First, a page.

Planet on a plate
Aylin Öney Tan - email@example.com
Queen Letizia of Spain poses during a visit at the Spanish Pavilion Teresa Lizaranzu at the Universal Exhibition 2015 (Expo Milano 2015 or World Exposition 2015) in Milan on July 23, 2015. AFP photoA spot just northwest of Milan has to be the epicenter of the most exciting plates on earth these days. Since its opening on May 1, the Milan Expo 2015 has been hosting the most notable chefs, as well as humble cooks from all over the world to display their culinary creations or traditional dishes of national or regional pride. It is no coincidence as the theme of this year’s expo is about food. Titled “Feeding the Planet, Energy for Life,” the Milan Expo is the showground of all countries displaying whatever they have related to food and agriculture. It is not likely that a visitor can ever leave the fair hungry.
Early in the morning yesterday, despite the lousy weather with miserable dripping rain, visitors did not refrain from standing long hours in lines to get into the most popular pavilions. As far as I could see the countries with the longest cues were Korea, Japan, the United Arab Emirates, Kazakhstan and of course the hosting country, Italy. One team member from the Italian Expo organizers whispered to me that his favorite country was Kazakhstan. Apparently the Turkic countries took the fair seriously, and did their best to attract visitors.
Azerbaijan also received good reviews in architectural terms. Being originally an architect, I found Russia, Estonia, the United Kingdom, Austria, and France architecturally interesting but unfortunately not Turkey, which had to build a hastily executed design at the last moment. Though it had an permeable design, advantageous in attracting visitors, it remained very elementary, not elaborated enough, without a strong concept.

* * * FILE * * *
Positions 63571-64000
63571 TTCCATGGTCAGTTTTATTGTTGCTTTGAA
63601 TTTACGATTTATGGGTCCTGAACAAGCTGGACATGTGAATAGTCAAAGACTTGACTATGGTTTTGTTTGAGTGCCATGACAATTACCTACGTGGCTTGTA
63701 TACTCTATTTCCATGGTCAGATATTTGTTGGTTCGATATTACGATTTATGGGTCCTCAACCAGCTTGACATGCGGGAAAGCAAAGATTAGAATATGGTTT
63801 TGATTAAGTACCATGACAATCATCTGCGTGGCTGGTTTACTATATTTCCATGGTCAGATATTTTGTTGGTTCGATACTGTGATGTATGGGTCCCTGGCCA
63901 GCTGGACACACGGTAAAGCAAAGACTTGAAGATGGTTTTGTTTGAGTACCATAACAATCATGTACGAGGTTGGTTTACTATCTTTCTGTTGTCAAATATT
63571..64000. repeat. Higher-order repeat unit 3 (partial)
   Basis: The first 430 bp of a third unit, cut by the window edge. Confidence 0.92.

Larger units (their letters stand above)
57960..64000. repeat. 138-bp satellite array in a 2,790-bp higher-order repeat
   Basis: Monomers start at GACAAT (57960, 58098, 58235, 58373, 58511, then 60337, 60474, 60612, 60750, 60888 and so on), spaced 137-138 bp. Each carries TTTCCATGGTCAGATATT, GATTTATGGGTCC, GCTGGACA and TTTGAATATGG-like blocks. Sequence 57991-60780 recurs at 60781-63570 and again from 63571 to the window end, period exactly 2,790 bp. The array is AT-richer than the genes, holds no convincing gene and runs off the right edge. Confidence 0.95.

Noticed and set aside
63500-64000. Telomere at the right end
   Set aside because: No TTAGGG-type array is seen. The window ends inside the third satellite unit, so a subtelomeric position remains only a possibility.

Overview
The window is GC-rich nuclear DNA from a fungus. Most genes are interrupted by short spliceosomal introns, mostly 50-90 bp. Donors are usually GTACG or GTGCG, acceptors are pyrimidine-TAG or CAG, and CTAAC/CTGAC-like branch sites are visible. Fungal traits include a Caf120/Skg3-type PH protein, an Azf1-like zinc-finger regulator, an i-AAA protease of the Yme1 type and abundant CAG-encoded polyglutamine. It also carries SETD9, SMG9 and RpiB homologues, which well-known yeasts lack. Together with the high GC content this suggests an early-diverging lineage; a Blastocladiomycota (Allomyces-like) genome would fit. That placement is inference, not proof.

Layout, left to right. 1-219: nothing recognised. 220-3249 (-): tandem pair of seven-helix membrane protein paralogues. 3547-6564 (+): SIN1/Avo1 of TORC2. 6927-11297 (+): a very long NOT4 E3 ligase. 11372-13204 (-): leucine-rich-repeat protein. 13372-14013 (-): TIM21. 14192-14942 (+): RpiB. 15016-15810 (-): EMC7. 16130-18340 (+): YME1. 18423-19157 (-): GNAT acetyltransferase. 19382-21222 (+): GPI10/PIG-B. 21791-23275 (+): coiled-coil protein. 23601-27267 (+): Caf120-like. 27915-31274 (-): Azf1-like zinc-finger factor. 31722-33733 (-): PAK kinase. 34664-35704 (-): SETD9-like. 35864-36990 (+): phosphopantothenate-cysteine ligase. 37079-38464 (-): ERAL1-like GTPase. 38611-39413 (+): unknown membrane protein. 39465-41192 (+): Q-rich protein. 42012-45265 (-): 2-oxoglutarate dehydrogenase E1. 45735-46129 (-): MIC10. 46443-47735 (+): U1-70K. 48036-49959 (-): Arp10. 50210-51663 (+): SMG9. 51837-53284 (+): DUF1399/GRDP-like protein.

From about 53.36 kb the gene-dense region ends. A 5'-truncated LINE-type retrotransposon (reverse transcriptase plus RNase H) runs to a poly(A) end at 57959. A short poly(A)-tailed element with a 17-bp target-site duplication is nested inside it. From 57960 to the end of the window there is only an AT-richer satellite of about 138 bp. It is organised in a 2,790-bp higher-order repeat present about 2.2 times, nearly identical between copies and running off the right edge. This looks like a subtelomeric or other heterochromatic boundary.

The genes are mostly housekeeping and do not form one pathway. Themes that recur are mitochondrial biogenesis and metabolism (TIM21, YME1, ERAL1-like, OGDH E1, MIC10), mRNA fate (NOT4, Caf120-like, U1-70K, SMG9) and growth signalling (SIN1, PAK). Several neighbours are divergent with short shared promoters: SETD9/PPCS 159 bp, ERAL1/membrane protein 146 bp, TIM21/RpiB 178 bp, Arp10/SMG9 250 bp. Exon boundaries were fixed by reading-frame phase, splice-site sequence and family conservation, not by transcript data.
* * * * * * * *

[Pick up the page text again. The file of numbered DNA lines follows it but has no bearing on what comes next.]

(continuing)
I’m writing these notes from the breakfast table of Nutella, trying to set a Guinness record for the longest international breakfast table on earth. The guests are from all over the world uniting fifty-six nations around a single joyous breakfast with copious amounts of Nutella spread. The table is situated along the Italian pavilion towards “Albero della Vita” (The Tree of Life) created by Marco Balich, the art director of the Italian Expo pavilion. The tree is the symbol of the Milan Expo and acts as the heart of the fair.
At the same time in Rome a similar breakfast table is set, not international, but even longer, breaking the record at a formidable 1 kilometer and serving 100,000 sets of breakfasts in the course of eight hours, ideally and justly situated along Lungotevere and Isola Tiberina, along the Tiber River. The event was previously announced by another breakfast, a vertical one, set on a wall vertically by acrobats just across Piazza di Spagna. The idea was pitched by event organizer Tomaso Cavanna, a Milan-based Venetian event organizer and the founder of Punk for Business. As these breakfast tables demonstrate, the Milan fair is a showcase which extends beyond its borders.